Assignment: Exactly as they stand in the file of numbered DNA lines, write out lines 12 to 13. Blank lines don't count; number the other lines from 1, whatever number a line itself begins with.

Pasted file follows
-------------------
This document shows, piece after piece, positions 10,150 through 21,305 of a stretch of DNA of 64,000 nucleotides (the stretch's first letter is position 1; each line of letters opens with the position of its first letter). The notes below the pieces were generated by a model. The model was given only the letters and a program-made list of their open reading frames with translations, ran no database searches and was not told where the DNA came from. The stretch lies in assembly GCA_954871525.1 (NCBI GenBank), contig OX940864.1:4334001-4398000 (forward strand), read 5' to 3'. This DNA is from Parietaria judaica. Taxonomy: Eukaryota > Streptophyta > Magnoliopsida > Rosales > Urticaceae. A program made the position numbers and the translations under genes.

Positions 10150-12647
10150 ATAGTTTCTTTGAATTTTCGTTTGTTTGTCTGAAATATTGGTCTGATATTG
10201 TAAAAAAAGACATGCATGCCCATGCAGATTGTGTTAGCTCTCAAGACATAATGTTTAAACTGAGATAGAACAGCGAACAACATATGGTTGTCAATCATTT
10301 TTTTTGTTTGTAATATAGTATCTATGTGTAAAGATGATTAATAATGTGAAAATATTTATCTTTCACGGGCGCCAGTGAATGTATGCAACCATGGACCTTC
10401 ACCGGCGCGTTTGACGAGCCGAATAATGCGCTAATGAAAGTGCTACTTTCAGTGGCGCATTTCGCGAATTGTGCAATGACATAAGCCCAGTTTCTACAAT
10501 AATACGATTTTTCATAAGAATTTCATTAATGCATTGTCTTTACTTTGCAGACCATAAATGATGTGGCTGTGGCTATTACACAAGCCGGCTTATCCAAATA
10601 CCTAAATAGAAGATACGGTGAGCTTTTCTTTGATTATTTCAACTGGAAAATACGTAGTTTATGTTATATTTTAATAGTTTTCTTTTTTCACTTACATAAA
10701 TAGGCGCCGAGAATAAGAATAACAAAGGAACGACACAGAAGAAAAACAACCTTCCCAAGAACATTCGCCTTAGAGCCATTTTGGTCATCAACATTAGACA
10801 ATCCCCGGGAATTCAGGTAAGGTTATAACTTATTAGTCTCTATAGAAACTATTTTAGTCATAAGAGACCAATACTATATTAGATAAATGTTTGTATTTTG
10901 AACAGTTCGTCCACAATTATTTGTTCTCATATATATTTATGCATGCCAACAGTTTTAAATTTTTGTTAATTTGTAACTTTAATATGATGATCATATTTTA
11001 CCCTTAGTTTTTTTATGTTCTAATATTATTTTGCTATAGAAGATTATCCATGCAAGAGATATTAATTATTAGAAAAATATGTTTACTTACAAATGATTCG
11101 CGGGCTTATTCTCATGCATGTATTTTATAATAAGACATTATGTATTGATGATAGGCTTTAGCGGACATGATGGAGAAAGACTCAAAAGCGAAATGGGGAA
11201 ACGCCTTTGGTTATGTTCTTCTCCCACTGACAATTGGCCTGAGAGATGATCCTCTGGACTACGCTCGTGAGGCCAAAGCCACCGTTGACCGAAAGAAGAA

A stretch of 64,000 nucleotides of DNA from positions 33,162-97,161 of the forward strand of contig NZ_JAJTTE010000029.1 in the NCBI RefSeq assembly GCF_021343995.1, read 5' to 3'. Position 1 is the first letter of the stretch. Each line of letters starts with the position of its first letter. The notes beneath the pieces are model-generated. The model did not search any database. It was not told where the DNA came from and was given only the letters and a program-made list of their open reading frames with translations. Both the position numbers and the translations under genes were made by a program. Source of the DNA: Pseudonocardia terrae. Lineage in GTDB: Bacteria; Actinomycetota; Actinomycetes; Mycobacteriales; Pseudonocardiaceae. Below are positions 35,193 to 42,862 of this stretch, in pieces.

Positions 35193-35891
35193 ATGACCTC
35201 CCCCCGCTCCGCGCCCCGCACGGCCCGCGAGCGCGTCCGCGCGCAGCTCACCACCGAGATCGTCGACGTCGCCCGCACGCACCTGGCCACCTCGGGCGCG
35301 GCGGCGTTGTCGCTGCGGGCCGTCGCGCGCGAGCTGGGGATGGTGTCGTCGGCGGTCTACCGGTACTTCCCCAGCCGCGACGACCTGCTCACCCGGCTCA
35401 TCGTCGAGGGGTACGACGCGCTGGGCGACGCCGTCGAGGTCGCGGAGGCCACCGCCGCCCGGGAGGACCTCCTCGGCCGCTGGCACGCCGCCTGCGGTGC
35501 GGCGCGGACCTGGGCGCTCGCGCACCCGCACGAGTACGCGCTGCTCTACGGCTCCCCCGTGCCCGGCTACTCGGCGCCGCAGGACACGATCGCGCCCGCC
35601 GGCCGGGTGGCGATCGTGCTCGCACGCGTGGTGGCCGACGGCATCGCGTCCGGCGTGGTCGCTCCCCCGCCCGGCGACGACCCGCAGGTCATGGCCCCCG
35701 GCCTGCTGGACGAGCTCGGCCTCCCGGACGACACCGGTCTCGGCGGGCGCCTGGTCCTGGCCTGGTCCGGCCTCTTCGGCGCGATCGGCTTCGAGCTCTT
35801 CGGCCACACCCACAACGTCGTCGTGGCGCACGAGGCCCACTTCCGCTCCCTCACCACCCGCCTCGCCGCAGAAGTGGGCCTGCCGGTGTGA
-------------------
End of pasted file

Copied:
11001 CCCTTAGTTTTTTTATGTTCTAATATTATTTTGCTATAGAAGATTATCCATGCAAGAGATATTAATTATTAGAAAAATATGTTTACTTACAAATGATTCG
11101 CGGGCTTATTCTCATGCATGTATTTTATAATAAGACATTATGTATTGATGATAGGCTTTAGCGGACATGATGGAGAAAGACTCAAAAGCGAAATGGGGAA